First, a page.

Yahoo has a new way to connect with your friend. At an event today in Manhattan, Yahoo announced a new app called Livetext, available tomorrow in the iTunes store. Yahoo describes the app as "live video texting," essentially a combination of self-facing live video and chat. Each Livetext starts as a live stream akin to Periscope, which is then overlaid with text messages typed by the user in real time, scrolling upwards like a conventional texting program. Each Livetext is one-to-one and doesn't begin until both parties agree to open the channel, cutting down on the potential for spam or abuse.
The result is a combination of traditional texting and more media-rich platforms like Snapchat and Beme. But while those apps work with both video and audio, Livetext is entirely silent, communicating only through muted video and text. The result falls somewhere between a Snapchat and a GIF, a combination Yahoo hopes will foster a sense of intimacy among users. "We want to create the emotional connection," said Yahoo product manger Arjun Seti. "We want to make sure you can get into a conversation as quickly as possible." The app is also ephemeral, deleting the chats and video as soon as the app is closed.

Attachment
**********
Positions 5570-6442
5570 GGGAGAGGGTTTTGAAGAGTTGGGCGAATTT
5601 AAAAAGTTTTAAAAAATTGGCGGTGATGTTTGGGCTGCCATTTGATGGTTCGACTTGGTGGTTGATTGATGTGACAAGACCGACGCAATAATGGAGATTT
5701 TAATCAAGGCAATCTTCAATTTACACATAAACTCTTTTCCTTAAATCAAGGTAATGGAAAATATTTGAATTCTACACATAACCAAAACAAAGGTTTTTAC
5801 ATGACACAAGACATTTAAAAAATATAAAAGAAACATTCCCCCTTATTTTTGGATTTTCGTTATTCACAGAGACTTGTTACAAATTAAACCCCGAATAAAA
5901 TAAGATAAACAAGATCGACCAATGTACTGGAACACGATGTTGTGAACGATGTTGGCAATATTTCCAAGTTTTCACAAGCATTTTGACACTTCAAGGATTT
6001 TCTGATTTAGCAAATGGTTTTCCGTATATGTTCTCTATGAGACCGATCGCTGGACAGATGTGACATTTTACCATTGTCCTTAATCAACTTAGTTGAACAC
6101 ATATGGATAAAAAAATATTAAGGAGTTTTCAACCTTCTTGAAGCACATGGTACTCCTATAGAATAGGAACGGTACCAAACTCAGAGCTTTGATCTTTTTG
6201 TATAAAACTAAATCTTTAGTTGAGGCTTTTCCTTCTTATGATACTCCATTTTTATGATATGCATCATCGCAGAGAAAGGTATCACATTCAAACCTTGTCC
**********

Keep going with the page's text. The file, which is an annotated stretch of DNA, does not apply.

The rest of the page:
Livetext first appeared earlier this month for users in Hong Kong and Thailand, but hasn't been available elsewhere before now. Much of the team working on the app came from Yahoo's 2014 acquisition of MessageMe, an app with similar features.
Livetext is Yahoo's first move back into messaging in recent years, after effectively abandoning the once-popular Yahoo Messenger. Messenger apps like WhatsApp and WeChat have proven explosively popular in recent years, leading to increased interest in across the industry. Facebook launched its own stand-alone messenger app earlier this year. It's still unclear how Yahoo plans to make money off of Livetext, but for now, the focus seems to be on building a strong user base. "We want to start by finding that audience," said Yahoo VP Adam Cahan. "Once you get to scale, there are opportunities to monetize."